“I could hear them radioing their military commander to report that we were all dead,” she adds.
Tweya continued to lie in the same position until the wee hours of the morning. As soon as she learnt that the infantry had left, she woke up surrounded by dead bodies. She crawled to where the elderly lady was and together, they made a speedy escape.
“We walked barefoot among sticks and thorns and my clothes got torn. Because it was winter, I caught a fever from the cold and suffered from hypothermia. My companion gave me her military vest to keep me warm and together, we dragged ourselves to an abandoned house in southern Angola where we helped ourselves to some watermelons after the long journey,” she recounts further.
“It was a harvest season, so we crushed a few giant watermelons and began washing off the blood clots from our bodies with the watermelon juice,” she says, adding, “The same watermelon juice we used to clean up, was the same juice we drank to quench our thirst. It tasted of blood but that was the least of our worries at that moment.”
It was not long before Tweya received the medical care she urgently needed at Ondjiva Hospital where she would be hospitalised for two weeks.
“I was then taken to Hainyeko Training Centre for military training, before going for an intelligence course conducted by the Cuban military for nine months between Lubango and Luanda,” she says.
Shortly after their course, Tweya and two other women, Monica Nashandi and Martha Kamati, were sent to the north-eastern warfront as the spies of the Okatale ko Ngwe between Namibia and Angola.
“Unfortunately, our intended mission never came to fruition because word spread through the local news bulletin about it. So we had to immediately return to our regional quarter because we were no longer safe,” she recalls, adding, she and her three former colleagues were the first ever fully-trained Namibian, female spies.
In 1981, the regional office at Okatale ko Ngwe was attacked by the South African army and Tweya found herself running for dear life once more while being chased by helicopters, jets and planes.
Tweya and a few others escaped to a place called Uukanghali Waanyanga from where they were transported to Lubango. There, she attended the Education Centre. “My mathematics and English teacher was David Namwandi; the current Education Deputy Minister,” she submits.
The same year, Tweya was sent to Moshi, Tanzania, for a two-year police-basic training, before furthering her studies in Dar-es-Salaam. She later returned to Angola to work in the Martial Court as a personal assistant (PA) to Commissioner Elias Haulyondjamba until independence.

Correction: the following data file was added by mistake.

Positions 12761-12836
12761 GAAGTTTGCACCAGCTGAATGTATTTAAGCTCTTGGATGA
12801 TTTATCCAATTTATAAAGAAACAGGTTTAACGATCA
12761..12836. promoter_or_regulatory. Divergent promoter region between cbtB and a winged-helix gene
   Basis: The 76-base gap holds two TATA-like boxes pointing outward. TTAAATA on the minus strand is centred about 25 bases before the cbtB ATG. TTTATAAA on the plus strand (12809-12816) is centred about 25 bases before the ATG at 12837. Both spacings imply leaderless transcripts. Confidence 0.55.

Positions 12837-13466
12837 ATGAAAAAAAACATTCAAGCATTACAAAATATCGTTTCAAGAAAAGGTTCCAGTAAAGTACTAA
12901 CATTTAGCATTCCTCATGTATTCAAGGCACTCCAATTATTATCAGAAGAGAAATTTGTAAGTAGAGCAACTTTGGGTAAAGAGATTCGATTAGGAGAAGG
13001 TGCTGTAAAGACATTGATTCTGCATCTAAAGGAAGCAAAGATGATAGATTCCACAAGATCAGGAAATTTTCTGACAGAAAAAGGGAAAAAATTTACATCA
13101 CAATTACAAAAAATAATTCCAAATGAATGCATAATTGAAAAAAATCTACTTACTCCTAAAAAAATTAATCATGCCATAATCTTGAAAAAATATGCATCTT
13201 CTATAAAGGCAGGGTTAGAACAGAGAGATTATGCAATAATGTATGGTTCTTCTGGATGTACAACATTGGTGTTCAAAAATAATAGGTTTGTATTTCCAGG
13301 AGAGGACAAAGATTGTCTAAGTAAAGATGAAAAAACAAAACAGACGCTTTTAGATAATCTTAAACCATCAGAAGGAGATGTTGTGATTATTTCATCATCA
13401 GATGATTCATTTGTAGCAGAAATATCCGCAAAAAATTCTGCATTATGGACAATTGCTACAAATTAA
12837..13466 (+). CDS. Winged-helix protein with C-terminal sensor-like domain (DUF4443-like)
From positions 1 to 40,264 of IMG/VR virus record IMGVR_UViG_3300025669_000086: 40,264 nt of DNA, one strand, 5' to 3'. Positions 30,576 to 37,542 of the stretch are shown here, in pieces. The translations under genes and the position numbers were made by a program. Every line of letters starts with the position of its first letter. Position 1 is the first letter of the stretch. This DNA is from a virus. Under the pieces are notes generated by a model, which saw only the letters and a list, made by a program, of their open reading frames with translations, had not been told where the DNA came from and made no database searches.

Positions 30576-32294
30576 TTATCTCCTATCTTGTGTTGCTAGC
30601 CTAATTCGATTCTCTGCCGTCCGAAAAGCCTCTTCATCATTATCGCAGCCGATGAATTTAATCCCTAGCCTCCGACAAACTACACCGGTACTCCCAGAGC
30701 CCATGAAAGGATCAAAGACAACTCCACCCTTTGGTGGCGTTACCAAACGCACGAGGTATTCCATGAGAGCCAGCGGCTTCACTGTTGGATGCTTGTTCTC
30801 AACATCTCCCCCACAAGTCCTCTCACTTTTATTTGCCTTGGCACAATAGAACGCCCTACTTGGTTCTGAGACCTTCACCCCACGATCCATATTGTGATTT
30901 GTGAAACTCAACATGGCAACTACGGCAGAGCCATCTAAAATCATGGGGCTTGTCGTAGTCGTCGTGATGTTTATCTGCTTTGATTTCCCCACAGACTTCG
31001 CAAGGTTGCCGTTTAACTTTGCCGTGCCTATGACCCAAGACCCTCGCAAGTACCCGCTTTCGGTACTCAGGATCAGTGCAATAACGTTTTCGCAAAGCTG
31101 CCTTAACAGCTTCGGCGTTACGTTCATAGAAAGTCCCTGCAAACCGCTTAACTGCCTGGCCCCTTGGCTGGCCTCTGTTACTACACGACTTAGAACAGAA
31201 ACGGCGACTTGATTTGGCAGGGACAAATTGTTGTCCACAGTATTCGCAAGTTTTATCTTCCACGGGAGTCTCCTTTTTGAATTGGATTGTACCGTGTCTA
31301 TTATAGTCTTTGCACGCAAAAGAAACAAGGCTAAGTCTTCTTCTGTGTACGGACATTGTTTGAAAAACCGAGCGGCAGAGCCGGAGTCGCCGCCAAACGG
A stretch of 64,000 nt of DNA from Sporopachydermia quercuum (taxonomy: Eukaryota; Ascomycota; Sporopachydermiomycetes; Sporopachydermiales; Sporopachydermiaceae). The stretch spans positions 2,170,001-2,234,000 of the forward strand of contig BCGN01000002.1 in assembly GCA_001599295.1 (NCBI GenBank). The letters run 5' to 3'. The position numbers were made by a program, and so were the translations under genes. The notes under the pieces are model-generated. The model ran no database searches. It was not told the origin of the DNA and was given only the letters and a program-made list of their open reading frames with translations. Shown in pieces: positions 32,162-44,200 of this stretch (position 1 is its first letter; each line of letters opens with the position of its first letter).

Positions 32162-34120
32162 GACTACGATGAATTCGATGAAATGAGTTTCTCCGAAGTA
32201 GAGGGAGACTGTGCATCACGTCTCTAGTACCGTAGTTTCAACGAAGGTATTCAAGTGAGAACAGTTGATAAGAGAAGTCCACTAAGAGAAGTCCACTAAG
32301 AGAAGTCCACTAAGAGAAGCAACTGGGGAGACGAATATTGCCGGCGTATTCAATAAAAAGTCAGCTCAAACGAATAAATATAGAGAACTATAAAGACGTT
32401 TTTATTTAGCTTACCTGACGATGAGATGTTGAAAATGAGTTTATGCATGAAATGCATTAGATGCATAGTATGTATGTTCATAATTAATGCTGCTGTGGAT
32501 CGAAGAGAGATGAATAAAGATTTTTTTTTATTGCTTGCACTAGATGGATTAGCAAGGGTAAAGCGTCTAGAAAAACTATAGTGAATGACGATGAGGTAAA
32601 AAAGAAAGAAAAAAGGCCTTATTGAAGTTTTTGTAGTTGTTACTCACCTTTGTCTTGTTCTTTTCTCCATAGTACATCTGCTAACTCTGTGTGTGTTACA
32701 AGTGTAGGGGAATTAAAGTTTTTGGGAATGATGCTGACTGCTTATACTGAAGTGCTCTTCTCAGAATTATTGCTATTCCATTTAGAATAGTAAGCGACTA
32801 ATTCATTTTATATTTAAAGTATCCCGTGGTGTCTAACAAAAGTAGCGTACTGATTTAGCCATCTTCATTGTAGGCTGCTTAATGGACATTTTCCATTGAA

Shortly after independence, Tweya undertook different positions within Nampol departments including station commander at the A-station in Wanaheda Police Station where she was later promoted to deputy regional commander for Khomas Region.
“In 2010, I was transferred to the national police headquarters and then promoted to the rank of full commissioner under the human resources (HR) department,” she recounts.
Some of her responsibilities now include overseeing that gender balance is maintained at all times; she deals with employee psycho-social problems and sees to it that all Nampol members are equally treated.
“I also promote the health of Nampol members through the rolling out of HIV/Aids awareness campaigns,” she says.
Not only does Tweya serve in the Ministry of Home Affairs’ Tribunal Hearing Board, which is responsible for deporting illegal immigrants but she is also a member of the Southern African Regional Police Chief Co-operation Organisation (SARPCCO), through which she represents the Namibian Police Women’s Network.
The role of women in Nampol, Tweya says, has changed since independence: “There were very few women in the police force back then. They were never given senior positions but things have since shifted in our favour. We are beginning to see more female station commanders, regional crime co-ordinators and heads of directorates in various police divisions around the country,” she enthuses.
Since her appointment as the first female deputy police commissioner, two more female commissioners have since followed suit, including Telephina Kamati and Anne-Marie Goagoses [who became the first female regional commander in 2007].
Nampol currently has nine female deputy commissioners and countless female chief officers. Tweya commends this as a step in the right direction and hopes the number increases in other currently male-dominated workplaces as well. PF